In the past two decades of TV, summer has become an opportunity instead of a time for reruns and variety shows. Sure, the networks use the hot months to lean more heavily than the rest of the year on cheap reality and game shows. But the streamers and cable channels take full advantage of our downtime. More is coming in the next few weeks, and here are a few of the highlights.
Near the top of my eager-to-see list is a revival series: FX’s “Justified: City Primeval” (July 18). For eight episodes, we return to Elmore Leonard-ville, where Timothy Olyphant’s Raylan Givens plays cat and mouse with a violent sociopath more than a decade after the events of “Justified” (which ended in 2015). The cast features Vondie Curtis-Hall, Aunjanue Ellis, Boyd Holbrook, Adelaide Clemens, and Olyphant’s real-life daughter Vivian Olyphant as Raylan’s daughter. The story is based on Leonard’s “City Primeval: High Noon in Detroit.”
Right up there, too, is an FX and Hulu miniseries called “A Murder at the End of the World” (Aug. 29) from the folks behind “The OA.” Emma Corrin, so excellent as Princess Diana in “The Crown” and in “Lady Chatterley’s Lover,” stars as an amateur detective who’s invited with eight other guests to a billionaire’s isolated retreat. But, yeah, one of the guests is found dead, and she kicks into sleuthing mode. Clive Owen costars as the reclusive rich guy in what sounds a little like “Glass Onion,” except that it’s straight-up drama.
Speaking of “The Crown,” which returns for its final season in the fall, the production company for the royal drama is premiering a new Netflix thriller called “Who Is Erin Carter?” (Aug. 24). Set in Barcelona, the eight-episode show revolves around a British expat who gets caught up in a supermarket robbery that changes her peaceful existence. Turns out Erin, a wife and mother of one, may not be exactly who she says she is. Evin Ahmad stars.
I’m a fan of Sigourney Weaver, so I’m going to give her new Amazon miniseries, “The Lost Flowers of Alice Hart” (Aug. 4), a try. It’s a seven-part Australian mystery based on the Holly Ringland novel, with Weaver’s June, a flower farmer, taking in her 9-year-old granddaughter Alice after the child loses her parents in a mysterious fire. Weaver + Aussie Accent = Yes Please, Mate.
I can’t say that the adaptations of Harlan Coben novels count as “prestige TV,” but I can say that I watched “Safe” and “The Stranger” all the way through without forcing myself. They’re twist-filled mystery-thrillers that are easy to watch if you don’t think too much. “Shelter” (Aug. 18) is an Amazon adaptation of the first novel in Coben’s young-adult series featuring high schooler Mickey Bolitar (played by Jaden Michael). Turns out Mickey’s supposedly late father may not be dead, and his new girlfriend is missing, triggering a dangerous investigation by the 15-year-old sleuth.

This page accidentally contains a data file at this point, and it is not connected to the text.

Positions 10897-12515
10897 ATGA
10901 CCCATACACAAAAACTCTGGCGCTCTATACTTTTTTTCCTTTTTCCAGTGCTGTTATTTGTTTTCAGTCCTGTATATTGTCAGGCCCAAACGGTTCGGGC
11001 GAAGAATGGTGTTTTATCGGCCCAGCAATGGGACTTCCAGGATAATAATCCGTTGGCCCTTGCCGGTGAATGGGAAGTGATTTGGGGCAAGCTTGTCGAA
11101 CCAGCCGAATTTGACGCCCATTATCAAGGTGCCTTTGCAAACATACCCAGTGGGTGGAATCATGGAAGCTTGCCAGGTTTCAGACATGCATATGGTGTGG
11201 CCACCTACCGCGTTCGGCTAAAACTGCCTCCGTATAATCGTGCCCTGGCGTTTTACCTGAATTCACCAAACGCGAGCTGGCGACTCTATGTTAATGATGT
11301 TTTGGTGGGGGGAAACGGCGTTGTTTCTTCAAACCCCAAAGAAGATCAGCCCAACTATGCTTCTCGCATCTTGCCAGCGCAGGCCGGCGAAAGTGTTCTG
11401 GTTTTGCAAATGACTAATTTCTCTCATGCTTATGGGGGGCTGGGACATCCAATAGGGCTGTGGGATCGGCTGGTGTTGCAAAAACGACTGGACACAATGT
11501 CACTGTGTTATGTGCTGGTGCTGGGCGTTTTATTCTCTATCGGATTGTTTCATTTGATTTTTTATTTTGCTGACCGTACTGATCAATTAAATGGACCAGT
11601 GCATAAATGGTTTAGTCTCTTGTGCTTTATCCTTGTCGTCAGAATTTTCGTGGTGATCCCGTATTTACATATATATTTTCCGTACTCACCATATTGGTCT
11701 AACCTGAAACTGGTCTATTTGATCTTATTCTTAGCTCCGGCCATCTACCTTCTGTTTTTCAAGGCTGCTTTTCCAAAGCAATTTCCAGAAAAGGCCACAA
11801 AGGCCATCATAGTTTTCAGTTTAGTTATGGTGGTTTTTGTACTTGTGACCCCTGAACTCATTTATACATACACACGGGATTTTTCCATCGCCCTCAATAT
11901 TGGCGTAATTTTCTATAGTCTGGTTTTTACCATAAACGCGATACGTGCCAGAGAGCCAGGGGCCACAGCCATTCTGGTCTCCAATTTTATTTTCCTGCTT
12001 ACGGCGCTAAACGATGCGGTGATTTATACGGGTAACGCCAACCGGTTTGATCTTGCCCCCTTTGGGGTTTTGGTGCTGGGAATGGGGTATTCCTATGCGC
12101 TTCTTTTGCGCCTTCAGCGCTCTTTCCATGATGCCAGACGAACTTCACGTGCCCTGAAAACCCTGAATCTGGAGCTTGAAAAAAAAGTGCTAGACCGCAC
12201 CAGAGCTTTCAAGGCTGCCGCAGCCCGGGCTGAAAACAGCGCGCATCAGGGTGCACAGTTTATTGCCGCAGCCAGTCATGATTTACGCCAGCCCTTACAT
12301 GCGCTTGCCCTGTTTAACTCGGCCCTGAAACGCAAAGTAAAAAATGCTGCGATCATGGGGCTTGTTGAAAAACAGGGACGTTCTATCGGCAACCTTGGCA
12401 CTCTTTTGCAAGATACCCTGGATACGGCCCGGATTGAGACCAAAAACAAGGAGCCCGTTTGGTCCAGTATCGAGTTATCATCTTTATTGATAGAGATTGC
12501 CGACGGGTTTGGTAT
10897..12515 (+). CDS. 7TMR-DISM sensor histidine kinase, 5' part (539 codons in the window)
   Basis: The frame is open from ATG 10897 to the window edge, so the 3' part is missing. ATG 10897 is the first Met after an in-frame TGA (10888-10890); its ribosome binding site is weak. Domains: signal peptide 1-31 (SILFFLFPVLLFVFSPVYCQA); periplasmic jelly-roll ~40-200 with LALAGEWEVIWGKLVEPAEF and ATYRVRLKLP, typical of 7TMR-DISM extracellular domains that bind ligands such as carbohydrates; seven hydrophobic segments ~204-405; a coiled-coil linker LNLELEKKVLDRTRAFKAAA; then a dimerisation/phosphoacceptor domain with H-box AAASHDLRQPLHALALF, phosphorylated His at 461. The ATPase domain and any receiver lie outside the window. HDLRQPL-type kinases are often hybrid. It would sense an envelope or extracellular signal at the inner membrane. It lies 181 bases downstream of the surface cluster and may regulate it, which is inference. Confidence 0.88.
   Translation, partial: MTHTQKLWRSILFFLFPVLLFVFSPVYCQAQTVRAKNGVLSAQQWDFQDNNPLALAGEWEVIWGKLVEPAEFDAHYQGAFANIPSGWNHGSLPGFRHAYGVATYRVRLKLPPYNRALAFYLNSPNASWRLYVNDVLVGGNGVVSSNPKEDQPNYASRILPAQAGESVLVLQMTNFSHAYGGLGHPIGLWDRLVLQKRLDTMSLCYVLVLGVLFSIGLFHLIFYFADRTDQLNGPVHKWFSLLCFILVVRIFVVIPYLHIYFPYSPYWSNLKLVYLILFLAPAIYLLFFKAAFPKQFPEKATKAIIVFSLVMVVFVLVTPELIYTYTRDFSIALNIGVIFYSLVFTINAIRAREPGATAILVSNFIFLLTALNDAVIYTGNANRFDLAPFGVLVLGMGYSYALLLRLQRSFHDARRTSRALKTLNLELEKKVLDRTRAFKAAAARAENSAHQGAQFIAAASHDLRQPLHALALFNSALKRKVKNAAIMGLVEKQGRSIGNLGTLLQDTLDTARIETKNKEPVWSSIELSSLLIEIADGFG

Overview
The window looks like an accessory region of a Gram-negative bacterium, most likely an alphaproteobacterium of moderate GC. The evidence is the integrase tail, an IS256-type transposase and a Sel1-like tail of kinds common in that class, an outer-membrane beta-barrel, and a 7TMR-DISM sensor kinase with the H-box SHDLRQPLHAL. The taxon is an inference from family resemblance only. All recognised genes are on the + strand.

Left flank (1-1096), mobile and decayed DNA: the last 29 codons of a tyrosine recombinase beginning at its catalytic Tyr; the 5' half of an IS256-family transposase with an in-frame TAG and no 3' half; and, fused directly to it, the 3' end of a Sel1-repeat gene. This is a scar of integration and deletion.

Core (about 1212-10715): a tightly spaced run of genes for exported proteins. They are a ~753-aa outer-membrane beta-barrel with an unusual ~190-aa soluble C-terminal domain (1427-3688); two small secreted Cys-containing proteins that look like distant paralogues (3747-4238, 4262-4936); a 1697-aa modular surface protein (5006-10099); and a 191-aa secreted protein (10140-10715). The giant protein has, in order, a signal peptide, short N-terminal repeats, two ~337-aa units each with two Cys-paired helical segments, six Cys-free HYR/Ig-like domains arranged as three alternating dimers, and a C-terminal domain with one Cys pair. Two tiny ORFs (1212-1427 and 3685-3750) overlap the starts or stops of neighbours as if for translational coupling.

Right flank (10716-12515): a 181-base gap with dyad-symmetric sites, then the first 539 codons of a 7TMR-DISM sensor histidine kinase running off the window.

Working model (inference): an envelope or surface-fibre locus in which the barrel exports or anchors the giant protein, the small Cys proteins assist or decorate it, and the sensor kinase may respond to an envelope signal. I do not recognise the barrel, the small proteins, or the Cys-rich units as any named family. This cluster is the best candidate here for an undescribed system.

I can’t say that the category “video game adapted into TV show” has meant much to me — that is until I saw the first season of “The Last of Us.” I’m now curious about Peacock’s “Twisted Metal” (July 27), a half-hour comedy adapted from the nearly 30-year-old PlayStation demolition derby franchise whose last new game came out in 2012. From “Deadpool” writers Rhett Reese and Paul Wernick, it’s set in a post-apocalyptic wasteland where a chatty milkman with amnesia is promised a better life if he can deliver a mysterious package. Anthony Mackie, Stephanie Beatriz, Thomas Haden Church, Will Arnett, and Samoa Joe star.
There are a few good shows returning before school starts, too. The comedy “Minx” (July 21) will be back for a second round, on Starz this time, since Max decided not to renew it. A fictional story about the creation of the first erotica magazine for women, it focuses on the creative tension between the feminist editor, played by Ophelia Lovibond, and the seedier publisher, played by Jake Johnson. FX and Hulu’s “Reservation Dogs” (Aug. 2) continues to follow the group of Indigenous kids, now back from California and living on their Oklahoma reservation. This season, the show’s third and last, will feature Graham Greene. Season two of the British teen series “Heartstopper” (Aug. 3) on Netflix picks up with friends-now-boyfriends Nick and Charlie navigating the next chapter of their relationship.